On Tuesday night, some guy named Jeremy Lin won the game for the New York Knicks when he drilled a straight-away 3 pointer with little time on the game clock. People freaked out. But HoopIdea was watching with an eye not only on Lin, but on Knicks coach Mike D’Antoni, who didn’t call timeout and let the play develop. What he got was Lin, isolated against a back pedaling Jose Calderon with the game in his hands, and eventually a win.
The next night, in a vaguely similar scenario, Mark Jackson called timeout with his six seconds left and Warriors down two, as Klay Thompson was dribbling upcourt against a disorganized Blazer defense. Following the timeout, Golden State failed to even get a shot off, which led Ethan Sherwood Strauss to wonder whether calling a timeout in that scenario is the best decision.
Now the point here isn’t to kick Jackson when his team is down, or even really to second-guess this particular decision. With rookie Klay Thompson pushing the ball upcourt, it’s not hard to argue that a timeout would lead to a better shot, especially because Jackson used it to insert his two best offensive players for Epke Udoh and Dominic McGuire. Rather, I’d like to call attention to the fact that coaches are expected to call a timeout in that scenario, and wonder why that is.
There are few high paying jobs as tenuous as “NBA Head Coach.” As the cliché goes, they are hired to be fired. And part of staying hired is not just knowing what you're doing, but looking like you know what you are doing. A surprisingly large chunk of an NBA coach’s job is dealing with the media, controlling expectations, and helping tell a narrative of success, or at least improvement, for his team.
In reality, coaches can have smart game plans and diagram killer plays, but the only times a coach inarguably and directly impacts the game are when he calls timeout and when he substitutes.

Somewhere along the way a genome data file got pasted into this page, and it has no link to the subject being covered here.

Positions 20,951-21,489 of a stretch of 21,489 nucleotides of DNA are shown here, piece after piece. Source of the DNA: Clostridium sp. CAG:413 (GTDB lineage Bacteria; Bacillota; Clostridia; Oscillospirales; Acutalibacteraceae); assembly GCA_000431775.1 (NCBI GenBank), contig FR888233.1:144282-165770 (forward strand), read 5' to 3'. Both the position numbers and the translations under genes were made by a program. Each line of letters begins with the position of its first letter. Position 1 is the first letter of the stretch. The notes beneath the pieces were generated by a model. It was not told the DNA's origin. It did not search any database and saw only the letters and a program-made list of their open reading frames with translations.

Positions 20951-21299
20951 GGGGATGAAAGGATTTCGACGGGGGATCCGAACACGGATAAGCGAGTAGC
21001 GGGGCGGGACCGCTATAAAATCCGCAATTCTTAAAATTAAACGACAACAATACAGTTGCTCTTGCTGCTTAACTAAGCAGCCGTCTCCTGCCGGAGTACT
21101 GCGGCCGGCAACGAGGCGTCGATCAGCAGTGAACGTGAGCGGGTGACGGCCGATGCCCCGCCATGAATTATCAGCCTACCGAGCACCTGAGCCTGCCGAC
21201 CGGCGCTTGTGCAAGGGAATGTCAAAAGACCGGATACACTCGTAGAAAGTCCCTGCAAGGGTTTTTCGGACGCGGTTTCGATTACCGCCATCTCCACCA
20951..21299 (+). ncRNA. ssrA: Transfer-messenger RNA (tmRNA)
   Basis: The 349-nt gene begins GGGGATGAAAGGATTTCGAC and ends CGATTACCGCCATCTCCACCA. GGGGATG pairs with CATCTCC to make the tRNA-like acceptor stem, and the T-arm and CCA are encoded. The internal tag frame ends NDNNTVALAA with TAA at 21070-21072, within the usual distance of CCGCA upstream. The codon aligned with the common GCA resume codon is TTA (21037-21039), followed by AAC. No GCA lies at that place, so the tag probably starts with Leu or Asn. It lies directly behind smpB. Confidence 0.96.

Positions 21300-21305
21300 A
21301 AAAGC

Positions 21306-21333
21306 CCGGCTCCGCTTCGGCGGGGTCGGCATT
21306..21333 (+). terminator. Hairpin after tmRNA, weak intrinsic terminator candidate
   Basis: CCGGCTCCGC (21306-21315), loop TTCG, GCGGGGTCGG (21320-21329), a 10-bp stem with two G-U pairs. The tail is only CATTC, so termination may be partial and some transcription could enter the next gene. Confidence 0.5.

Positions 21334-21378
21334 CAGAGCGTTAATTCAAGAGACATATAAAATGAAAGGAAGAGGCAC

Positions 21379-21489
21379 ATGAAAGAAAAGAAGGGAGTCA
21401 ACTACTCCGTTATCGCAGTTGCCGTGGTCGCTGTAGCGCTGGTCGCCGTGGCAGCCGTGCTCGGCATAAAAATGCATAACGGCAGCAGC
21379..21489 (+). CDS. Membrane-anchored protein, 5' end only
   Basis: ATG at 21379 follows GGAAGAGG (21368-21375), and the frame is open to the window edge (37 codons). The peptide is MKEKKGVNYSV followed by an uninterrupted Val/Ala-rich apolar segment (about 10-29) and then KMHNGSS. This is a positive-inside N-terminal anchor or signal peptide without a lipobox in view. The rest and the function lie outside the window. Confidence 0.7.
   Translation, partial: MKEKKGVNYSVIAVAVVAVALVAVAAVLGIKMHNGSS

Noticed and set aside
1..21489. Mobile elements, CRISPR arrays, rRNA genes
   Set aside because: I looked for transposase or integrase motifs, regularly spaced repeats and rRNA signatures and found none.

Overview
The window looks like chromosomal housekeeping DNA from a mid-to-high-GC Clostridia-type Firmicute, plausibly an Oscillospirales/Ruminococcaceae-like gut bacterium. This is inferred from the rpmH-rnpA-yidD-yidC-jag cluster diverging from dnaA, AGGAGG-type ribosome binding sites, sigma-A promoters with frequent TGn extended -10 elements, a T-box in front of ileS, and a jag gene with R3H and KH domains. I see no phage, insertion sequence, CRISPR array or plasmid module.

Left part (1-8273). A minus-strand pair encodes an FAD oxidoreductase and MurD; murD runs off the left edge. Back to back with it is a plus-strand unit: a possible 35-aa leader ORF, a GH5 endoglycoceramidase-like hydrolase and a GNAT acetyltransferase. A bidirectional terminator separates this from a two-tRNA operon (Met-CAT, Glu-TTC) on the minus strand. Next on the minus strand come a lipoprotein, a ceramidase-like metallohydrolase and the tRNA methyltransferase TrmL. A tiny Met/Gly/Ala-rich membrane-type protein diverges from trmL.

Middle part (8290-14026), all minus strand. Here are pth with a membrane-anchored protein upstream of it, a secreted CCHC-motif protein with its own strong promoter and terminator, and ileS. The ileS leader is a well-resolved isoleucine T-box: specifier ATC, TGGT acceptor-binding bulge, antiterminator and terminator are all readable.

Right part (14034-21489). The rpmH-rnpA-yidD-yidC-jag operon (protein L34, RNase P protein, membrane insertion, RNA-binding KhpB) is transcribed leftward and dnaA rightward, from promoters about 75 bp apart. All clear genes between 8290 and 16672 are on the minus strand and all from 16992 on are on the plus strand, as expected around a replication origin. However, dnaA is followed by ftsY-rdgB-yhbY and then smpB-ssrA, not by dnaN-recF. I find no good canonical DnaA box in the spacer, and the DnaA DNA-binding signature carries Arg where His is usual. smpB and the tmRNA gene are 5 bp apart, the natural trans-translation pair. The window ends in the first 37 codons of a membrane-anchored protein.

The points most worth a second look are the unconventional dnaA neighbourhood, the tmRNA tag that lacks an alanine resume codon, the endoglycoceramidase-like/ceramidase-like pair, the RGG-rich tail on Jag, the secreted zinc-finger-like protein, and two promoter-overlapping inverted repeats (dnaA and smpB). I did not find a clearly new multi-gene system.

It's the most obvious point at which fans, the media and his bosses can tell how well a coach is doing his job. So if you’re a coach, you’re expected to make a difference through these actions. And at the end of games, you’re supposed to exert control over the outcome by outwitting the opposition with a clever adjustment or timely play call.
It’s sort of like how a star player is expected to take the last shot in a game--when that player takes a bad shot, it’s more forgivable. He stepped up. He embraced his responsibility as the best player. He tried to be the hero.
But we’ve seen that Hero Ball doesn’t work, and I wonder if some NBA coaches suffer from what you might call Hero Coaching— unnecessarily impacting the game in a sometimes counterproductive effort to control the outcome.
On the NBA Today podcast, David Thorpe argued that a healthy store of timeouts is an absolute necessity for ensuring quality basketball at the end of games. This is may be especially true in certain situations: say down 3 with 2.3 seconds left and side out of bounds.
What’s more, he makes a compelling case for the entertainment value of eagerly waiting to see what genius set Gregg Popovich will use to get a clean look for Gary Neal who--SURPRISE-- just got wide open off a double back pick! I couldn’t agree more; Popovich is a privilege to watch. But I also think he’s the exception and not the rule.
NBA players are capable of being told what to do in advance, especially if all the final play is going to be is a high-ball screen or a clear out--plays coaches favor at the end of games because they require fewer moving parts. In fact it seems like those rudimentary but reliable plays can be more effective against unsettled and uncoached defenses.
We're still trying to find statistical evidence for whether timeouts really help or hurt the offense in crunch time. I'm guessing there are some scenarios that favor the offense taking a timeout, and some that don't. But anytime an end of game play goes awry without the coach ever calling timeout, it’s much easier to look at the bench and ask “what would you say...ya do here?”